First National Bank Alaska Cash Flow - Annual (OTCMKTS:FBAK)

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$1760 $2 (0.11%) FBAK stock closing price Feb 21, 2017 (Closing)

The First National Bank Alaska cash flow statement is one of the three reports that the company generates every quarter. The profit-loss statement shows First National Bank Alaska profits, the balance sheet shows First National Bank Alaska debt, and the cash flow statement reflects the liquidity and solvency of a firm. This statement reflects the company's ability to generate cash flows. First National Bank Alaska had cash and cash equivalents of $74.26M at beginning of year and $62.12M at year end for 2011. First National Bank Alaska cash flow analysis tells whether or not the company has enough cash for its day to day activities, and for investing for future growth. First National Bank Alaska saw a inflow of $18.58M from investing activities for 2011. View details of First National Bank Alaska cash flows for latest & last ten financial years.

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Fiscal year is Jan - Dec. 2011 2010 2009 2008
First National Bank Alaska Net Income Cash Flow
34.84M40.38M37.15M42.9M
Depreciation Depletion Amortization Cash-Flow15.32M13.97M12.24M8.8M
Net Increase (Decrease) in Assets Liabilities2.57M3.11M-12.39M8.19M
Cash From (used in) Discontinued Operations----
Other Adjustments Net-2.78M-11.72M9.16M7.76M
First National Bank Alaska Net Cash from (used by) Operating Activities
49.94M45.74M46.17M67.66M
Increase (Decrease) in Prop Plant And Equipment-1.86M-2.8M-2.77M-1.99M
Acquisition Disposition of Subsidiaires----
Increase (Decrease) in Investments-157.96M-178.89M-203.26M-49.88M
Other Cash Inflow (Outflow) from Investment Activities-1.97M1.31M-1.54M-42.15M
First National Bank Alaska Net Cash from (used by) Invesment Activities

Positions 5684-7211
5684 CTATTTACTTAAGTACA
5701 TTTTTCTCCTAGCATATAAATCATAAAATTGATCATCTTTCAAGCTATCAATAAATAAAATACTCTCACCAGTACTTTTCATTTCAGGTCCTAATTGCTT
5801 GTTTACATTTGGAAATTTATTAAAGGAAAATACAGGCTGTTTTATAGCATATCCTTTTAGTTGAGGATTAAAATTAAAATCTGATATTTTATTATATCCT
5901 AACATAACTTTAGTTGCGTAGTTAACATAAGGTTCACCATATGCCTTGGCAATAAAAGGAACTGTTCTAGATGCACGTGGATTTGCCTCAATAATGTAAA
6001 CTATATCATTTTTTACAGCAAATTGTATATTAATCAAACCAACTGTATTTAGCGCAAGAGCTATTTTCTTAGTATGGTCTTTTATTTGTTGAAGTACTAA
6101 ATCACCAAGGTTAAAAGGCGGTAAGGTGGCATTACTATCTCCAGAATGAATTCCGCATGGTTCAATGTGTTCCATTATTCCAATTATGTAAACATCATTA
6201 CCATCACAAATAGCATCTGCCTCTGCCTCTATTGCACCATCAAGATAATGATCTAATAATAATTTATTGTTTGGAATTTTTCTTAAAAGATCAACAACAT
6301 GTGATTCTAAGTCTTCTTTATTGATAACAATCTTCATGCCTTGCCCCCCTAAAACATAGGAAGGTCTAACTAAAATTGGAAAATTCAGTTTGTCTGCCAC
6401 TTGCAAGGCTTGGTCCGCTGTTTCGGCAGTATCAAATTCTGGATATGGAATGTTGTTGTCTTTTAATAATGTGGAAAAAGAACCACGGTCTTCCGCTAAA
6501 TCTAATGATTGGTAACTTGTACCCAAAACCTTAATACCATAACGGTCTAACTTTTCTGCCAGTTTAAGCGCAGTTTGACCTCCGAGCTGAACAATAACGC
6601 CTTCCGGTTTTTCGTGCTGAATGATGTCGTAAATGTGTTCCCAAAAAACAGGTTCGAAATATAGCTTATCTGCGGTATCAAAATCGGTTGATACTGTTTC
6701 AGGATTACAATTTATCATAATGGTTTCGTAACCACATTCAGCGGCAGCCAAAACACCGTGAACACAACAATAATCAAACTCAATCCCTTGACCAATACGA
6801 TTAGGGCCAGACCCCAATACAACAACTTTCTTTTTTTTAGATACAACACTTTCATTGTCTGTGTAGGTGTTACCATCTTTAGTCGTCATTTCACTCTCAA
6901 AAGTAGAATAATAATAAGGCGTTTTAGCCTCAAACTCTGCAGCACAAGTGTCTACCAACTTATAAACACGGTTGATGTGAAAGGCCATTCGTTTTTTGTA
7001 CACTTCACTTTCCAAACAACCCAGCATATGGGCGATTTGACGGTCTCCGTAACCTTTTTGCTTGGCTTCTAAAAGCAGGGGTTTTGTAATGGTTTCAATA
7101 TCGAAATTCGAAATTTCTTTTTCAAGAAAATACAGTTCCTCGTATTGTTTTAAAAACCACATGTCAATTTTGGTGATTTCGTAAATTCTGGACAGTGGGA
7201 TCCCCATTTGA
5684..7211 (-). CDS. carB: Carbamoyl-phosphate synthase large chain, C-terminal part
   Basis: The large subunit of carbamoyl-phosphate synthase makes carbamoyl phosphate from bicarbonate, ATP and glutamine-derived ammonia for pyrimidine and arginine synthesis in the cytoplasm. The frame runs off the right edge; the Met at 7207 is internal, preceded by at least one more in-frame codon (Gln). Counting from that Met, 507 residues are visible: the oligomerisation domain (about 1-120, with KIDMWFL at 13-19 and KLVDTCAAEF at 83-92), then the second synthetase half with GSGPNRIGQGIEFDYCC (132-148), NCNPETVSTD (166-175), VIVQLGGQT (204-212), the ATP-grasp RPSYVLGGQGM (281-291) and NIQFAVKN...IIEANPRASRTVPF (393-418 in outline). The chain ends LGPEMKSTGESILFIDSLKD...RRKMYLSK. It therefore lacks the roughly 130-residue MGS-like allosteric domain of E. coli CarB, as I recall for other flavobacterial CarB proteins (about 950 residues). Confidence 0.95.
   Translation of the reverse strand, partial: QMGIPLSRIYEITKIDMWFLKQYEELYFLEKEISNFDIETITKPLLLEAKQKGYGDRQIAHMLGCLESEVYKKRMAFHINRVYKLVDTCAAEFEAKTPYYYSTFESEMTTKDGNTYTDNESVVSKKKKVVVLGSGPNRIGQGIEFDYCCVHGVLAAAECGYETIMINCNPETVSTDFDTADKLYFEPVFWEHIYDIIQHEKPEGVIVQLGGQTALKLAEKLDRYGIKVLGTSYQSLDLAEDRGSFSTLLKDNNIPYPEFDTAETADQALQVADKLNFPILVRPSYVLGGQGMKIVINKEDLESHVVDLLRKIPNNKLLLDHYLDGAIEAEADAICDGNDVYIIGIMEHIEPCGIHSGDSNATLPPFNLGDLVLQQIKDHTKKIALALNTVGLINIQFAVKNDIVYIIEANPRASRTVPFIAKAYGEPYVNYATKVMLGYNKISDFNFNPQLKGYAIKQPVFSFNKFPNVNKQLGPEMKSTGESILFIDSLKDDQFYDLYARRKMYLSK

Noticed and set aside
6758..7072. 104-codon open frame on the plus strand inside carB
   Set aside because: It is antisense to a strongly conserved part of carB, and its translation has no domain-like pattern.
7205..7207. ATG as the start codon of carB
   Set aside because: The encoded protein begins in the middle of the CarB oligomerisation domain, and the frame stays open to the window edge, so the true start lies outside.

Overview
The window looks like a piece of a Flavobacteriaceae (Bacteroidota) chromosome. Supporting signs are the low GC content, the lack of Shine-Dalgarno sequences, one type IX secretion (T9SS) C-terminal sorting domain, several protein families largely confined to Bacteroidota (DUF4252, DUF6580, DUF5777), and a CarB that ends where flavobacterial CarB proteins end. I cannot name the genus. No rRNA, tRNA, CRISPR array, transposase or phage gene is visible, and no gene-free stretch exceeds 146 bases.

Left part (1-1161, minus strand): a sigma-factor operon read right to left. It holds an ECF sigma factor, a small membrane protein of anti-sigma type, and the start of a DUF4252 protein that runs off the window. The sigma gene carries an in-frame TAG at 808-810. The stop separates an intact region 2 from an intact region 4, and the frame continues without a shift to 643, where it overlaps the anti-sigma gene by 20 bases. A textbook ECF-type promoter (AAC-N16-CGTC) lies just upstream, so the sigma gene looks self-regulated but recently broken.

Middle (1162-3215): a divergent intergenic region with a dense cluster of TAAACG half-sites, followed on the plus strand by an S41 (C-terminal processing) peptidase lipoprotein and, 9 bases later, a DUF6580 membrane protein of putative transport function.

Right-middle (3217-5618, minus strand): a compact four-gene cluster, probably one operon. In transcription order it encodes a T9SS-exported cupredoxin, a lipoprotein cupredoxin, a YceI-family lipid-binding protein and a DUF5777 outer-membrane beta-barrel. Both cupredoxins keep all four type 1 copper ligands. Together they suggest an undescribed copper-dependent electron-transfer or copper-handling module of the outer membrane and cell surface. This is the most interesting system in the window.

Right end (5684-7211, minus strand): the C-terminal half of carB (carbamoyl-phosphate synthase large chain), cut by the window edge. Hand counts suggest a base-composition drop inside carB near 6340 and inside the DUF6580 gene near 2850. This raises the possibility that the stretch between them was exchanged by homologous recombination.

-161.8M-180.38M-207.58M-94.02M
Issuance (Purchase) of Equity Shares-3.58M--10.52M-9.96M
Issuance (Repayment) of Debt Securities-25M---
Increase (Decrease) in Bank & Other Borrowings9.45M-40.23M47.66M-8.34M
Payment of Dividends & Other Cash Distributions-16.55M-66.41M-33.27M-34.47M
Other Cash from (used by) Financing Activities
First National Bank Alaska Net Cash from (used by) Financing Activities
99.72M39.33M192.89M66.2M
Effect of Exchange Rate Changes on Cash----
First National Bank Alaska Net Change in Cash & Cash Equivalents
-12.14M-95.3M31.48M39.84M
Cash & Equivalents at Beginning of Year74.26M169.57M138.08M98.24M
Cash & Equivalents at Year End62.12M74.26M169.57M138.08M
All figures in USD. M: Millions of USD, B: Billions of USD.
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While First National Bank Alaska stock price history provides the price history of a stock, First National Bank Alaska stock comparison chart shows the same in comparison to peers, and cash flow statements provide cash position of the company. Common terms used in the statement of cash flows are:
  • First National Bank Alaska had a Net Change in Cash and Cash Equivalents of $-12.14M for the latest year 2011. If a firm is able to grow its cash, it is considered to be a positive signal and could lead to a jump in the First National Bank Alaska stock price , albeit too much cash on hand can imply the company has no or limited avenues for growth in which to invest this cash.
  • Cash Flow from operating activities: First National Bank Alaska reported a positive operating cash flow of $49.94M for 2011 and has seen an increase from the previous year. Operating cash flow or working capital comes from main business activities. Investors look for positive cash flow from recurring operating activities.
  • Growth companies (typically most tech companies) spend heavily  on investing activities and this figure was negative at $-161.8M for FBAK stock. Sometimes a company might have a negative overall cash flow which may not be really bad if it is due to investment expenses. Hence it is important to check the cash flow from investment activities.
  • Cash Flow from financing activities: The cash inflow/outflow from financing activities was $99.72M for First National Bank Alaska. The money accounted for under this head comes from external sources which includes lenders, investors and shareholders. Positive cash flow is generated when the company gets cash because of issuance of stocks or bonds. Similarly negative cash flow is generated when shares are repurchased, dividend payments are made, and loans or interest on loans are paid back.
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